Pacific Rim Uprising
Monster movies go back a long way in the history of film - further even than the 1933 King Kong, scored by the great Max Steiner - and though they have not always been in fashion it seems their public demand has never been meager enough that Hollywood production companies could help themselves from making more. The most recent of the bunch, such as the 2014 Godzilla, which received generally positive reviews, only encourages the public outcry for bigger badder monsters on screen, and so we end up with a situation like this where films such as Pacific Rim Uprising and Rampage are released within a month of each other. For many moviegoers interest in seeing the film depends on the intellectual appeal of monster(s) in question, but it seems the Pacific Rim films have earned appeal among a wide array of highbrow and monster masher fans alike. Pacific Rim Uprising (abbreviated hereafter as Uprising) is the sequel to the 2013 Pacific Rim, a science-fiction action series about humanity's fight against extinction, using giant mechanized Jaeger weapons to fight colossal monsters known as Kaiju. The original was scored by Ramin Djawadi, hailing back to his work on Iron Man with a rock anthem for electric guitar and orchestra and featuring lots of pomp brass with heroic overtones. John Paesano had first been slated to compose the music for Uprising, replacing Djawadi until it was announced in January that Lorne Balfe would compose the score. Balfe is a Scottish composer for film, television, and video game scores who has collaborated on multiple projects with other composers as a member of Remote Control Productions, an organization meant to promote collaboration and creativity. Instead it accomplished the opposite, bringing most of its members under a stylistic umbrella that has resulted in two decades of like-sounding music in film. Besides the "greatest hits of Brad Fiedel" score Balfe wrote for Terminator Genisys, and his contributions for Dunkirk and to the television series The Crown, I can not admit to being overly familiar with his work. Sorry to say this does not appear to be necessary here as Uprising comes off as another cog in the bigger network of gears that is Remote Control Productions. The score is primarily made up of layered textures, driving rhythms, and characterless melodies. In a nutshell most cues play out as follows: enter soft pulsing, thrumming, and whirring textures; build layer upon layer with strings, brass swells, and electronic components; peak in volume and density as the moment of epicness takes place and hurriedly fade back into the soft, thin patterns that began the cue. The only timbres heard prominently outside of the standard orchestral families and banal electronics include airy, breathy, Vangelis-like synthesizer textures ("Shao Industries"), dubstep beats, comically assertive synthwave calls ("Scrapper Chase"), and what sounds like a sharp, glistening, processed violin sliding around on the new theme written for the film ("Pacific Rim Uprising"). The new albeit boring theme is the one glimmer of hope in Balfe's score for Uprising, appearing at predictably touching or otherwise significant moments in the film, with the violin perplexingly attempting to imitate some sort of Asian timbre. Perhaps they were trying to draw a connection between Jake Pentecost and his half-sister Mako, but even if its only purpose was to add a new colour to the otherwise commonplace sounds of the orchestra it was underused. Moreover, when pitted against Djawadi's theme from the first film it is made obvious how weak Balfe's new theme is by comparison. Djawadi's theme is brought back in a big way toward the end of the film, performed during a battle preparation montage with certain light embellishments such as a cheering male chorus ("Go Big Or Go Extinct"). But this came off as a token appearance, uninterested in serving any genuine account of musical continuity between films and used more as if to say, "here it is, now get off my back and let me write my own music".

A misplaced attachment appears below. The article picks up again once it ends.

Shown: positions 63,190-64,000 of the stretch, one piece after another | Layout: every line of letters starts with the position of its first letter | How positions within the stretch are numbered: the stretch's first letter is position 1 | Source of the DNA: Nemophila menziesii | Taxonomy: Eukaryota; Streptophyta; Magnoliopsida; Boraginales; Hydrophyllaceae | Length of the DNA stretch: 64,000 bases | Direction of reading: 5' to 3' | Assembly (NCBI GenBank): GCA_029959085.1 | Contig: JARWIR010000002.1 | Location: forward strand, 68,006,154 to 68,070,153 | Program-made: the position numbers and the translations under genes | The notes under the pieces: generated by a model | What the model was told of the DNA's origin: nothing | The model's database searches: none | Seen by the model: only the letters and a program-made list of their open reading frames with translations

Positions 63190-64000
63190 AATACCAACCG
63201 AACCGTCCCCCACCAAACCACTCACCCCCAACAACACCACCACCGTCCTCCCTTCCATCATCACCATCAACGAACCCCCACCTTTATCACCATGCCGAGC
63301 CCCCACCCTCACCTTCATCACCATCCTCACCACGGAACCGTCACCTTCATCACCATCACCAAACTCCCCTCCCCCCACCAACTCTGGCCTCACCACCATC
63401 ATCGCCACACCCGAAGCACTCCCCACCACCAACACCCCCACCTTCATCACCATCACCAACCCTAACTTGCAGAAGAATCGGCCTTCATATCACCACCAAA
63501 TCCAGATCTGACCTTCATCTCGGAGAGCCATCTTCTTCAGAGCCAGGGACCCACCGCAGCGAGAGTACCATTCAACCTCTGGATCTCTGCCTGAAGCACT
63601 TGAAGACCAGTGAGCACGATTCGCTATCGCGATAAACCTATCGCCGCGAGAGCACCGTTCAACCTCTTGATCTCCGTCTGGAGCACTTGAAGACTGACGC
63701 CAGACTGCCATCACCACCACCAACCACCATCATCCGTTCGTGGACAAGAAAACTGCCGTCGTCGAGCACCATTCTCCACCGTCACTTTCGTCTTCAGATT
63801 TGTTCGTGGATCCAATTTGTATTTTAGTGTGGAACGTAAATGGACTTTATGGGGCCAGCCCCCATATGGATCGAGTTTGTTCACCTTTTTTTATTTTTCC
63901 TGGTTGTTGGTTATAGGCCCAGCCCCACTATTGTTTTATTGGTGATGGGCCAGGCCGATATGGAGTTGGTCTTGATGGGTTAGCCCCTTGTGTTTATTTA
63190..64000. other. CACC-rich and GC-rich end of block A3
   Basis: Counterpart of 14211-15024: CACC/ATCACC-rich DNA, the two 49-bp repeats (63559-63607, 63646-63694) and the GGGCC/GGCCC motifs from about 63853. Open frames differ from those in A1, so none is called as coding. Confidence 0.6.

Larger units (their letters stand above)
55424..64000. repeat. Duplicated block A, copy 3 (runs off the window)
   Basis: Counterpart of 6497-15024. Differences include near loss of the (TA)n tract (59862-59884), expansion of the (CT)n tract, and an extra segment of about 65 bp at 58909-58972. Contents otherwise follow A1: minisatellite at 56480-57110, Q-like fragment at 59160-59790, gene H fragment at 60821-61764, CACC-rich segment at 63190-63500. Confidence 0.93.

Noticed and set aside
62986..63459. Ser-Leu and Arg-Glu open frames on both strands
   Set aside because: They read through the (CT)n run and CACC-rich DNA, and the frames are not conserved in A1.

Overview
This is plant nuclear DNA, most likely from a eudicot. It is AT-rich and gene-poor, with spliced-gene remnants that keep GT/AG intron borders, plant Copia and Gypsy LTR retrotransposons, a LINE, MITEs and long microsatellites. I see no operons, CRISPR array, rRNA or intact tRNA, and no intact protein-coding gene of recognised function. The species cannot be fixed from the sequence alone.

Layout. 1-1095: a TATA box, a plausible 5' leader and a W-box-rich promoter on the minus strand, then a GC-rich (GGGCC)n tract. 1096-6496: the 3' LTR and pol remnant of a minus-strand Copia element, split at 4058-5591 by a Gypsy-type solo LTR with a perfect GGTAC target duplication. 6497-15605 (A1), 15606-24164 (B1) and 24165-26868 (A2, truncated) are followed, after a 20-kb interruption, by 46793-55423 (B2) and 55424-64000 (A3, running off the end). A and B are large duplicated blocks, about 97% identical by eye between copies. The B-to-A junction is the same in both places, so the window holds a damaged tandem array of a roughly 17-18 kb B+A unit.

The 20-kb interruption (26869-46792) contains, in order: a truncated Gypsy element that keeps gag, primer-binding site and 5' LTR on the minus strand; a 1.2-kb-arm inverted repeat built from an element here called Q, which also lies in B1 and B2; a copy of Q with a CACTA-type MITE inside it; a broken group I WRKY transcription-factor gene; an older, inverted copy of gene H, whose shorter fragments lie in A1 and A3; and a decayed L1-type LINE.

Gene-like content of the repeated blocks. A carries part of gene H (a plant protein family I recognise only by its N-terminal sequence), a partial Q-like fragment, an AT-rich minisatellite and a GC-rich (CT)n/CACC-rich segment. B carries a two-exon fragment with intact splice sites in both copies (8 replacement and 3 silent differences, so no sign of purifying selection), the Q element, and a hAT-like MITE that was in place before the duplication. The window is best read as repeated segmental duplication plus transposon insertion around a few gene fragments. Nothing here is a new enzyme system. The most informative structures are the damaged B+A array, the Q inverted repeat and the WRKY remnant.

In the words of my brilliantly cutthroat girlfriend, this is music that "does nothing" and might as well be sound design. It is musical content that has a melodic voice, but is completely dependent on a harmonic structure that invariably goes nowhere. Instead of making the conscious choice to write an appropriate melody, or to go full out sound design, where music mingles directly with the sound effects and creates an overall soundscape inseparable from the film, we get an indecisive go-between that lacks the narrative strength of either decision. The result is a predictable harmonic progression that uses deafening volume and high ranged clusters to elicit a conditioned response. Typical of this musical aesthetic, the biggest threat on screen is directly proportionate to the extension of the lowest bass frequency. Thunderous, roaring trombones, tubas, and double bass strings are used to the point that it sounds as if the music is being distorted due to the enormous volumes, and because the air pressure required to hit the frequency is too low for the instrument to do anything other than fluctuate uncontrollably. And rather than attempt to break our speakers with deep, ungodly, high calibre resonance that holds up to any standard a decision was made to record a distorted, semi-low frequency that only simulates the effect. I first noticed this when the 2010 Clash of the Titans film came out, and even the lowest frequencies available to the human ear could no longer approximate the gargantuan size of the Kraken. God of War III was released the same year with a similarly full, rumbling orchestral score to keep up the trend in the gaming world. Though this was effectively mind-blowing when first concocted these days it comes off as a pathetic and unnecessarily demonstrative use of music. I might as well drive the point home that Balfe wrote music better suited to work in a video game than film. A film score on average has one and a half to two hours of music written (though that average is growing) while a video game score can have as much as ten hours of music written. And because there are many more minutes worth of game play to score than a film, video game music is designed with a focus on tonality and not necessarily melodic material. Film scores are also constructed to a very particular form out of which the music is developed, whereas game music might be recycled heavily or constantly transformed through layered textures and cross-faded cues dependent on the type of game (ex. open-world versus linear narrative). Furthermore, video game composers do not usually have the luxury of affording a big orchestra, so they use electronic instruments out of necessity, or resort to a piano. All of these differences are emphasized in Balfe's score for Uprising. Worse still, just about every cue has the potential to be dropped at any point within the film without making the slightest difference, as if he did not know what type of medium he was scoring. Actively listening to this score and participating in the music was agonizing. I can only imagine how bored an orchestra must be when subjected to this type of music, as if it is what audiences want to hear. If Balfe thinks five warm notes played between an onslaught of bland textures saves a score from becoming a hackneyed, selfish pleasure cruise then I enthusiastically object to any alleged capacity he has for emotional depth in music. There is no soul to this score, much less an attempt to support the story. It is music that has been informed by an industry, and we need composers who are willing to inform the industry with their music. I will keep repeating myself so long as composers keep producing scores like this, though frankly I would be surprised to see any great change in the immediate future. That said, the next generic Remote Control Productions score to come along for a major blockbuster might just be my first capsule review. There is nothing more tiring than to write about the music one loves only to cast a score asunder because it makes mockery of good film music, and rather than continually decry film music while struggling to rephrase that this stylistic approach should be suffocated before it kills real creativity, I will protest by giving it no mind whatsoever.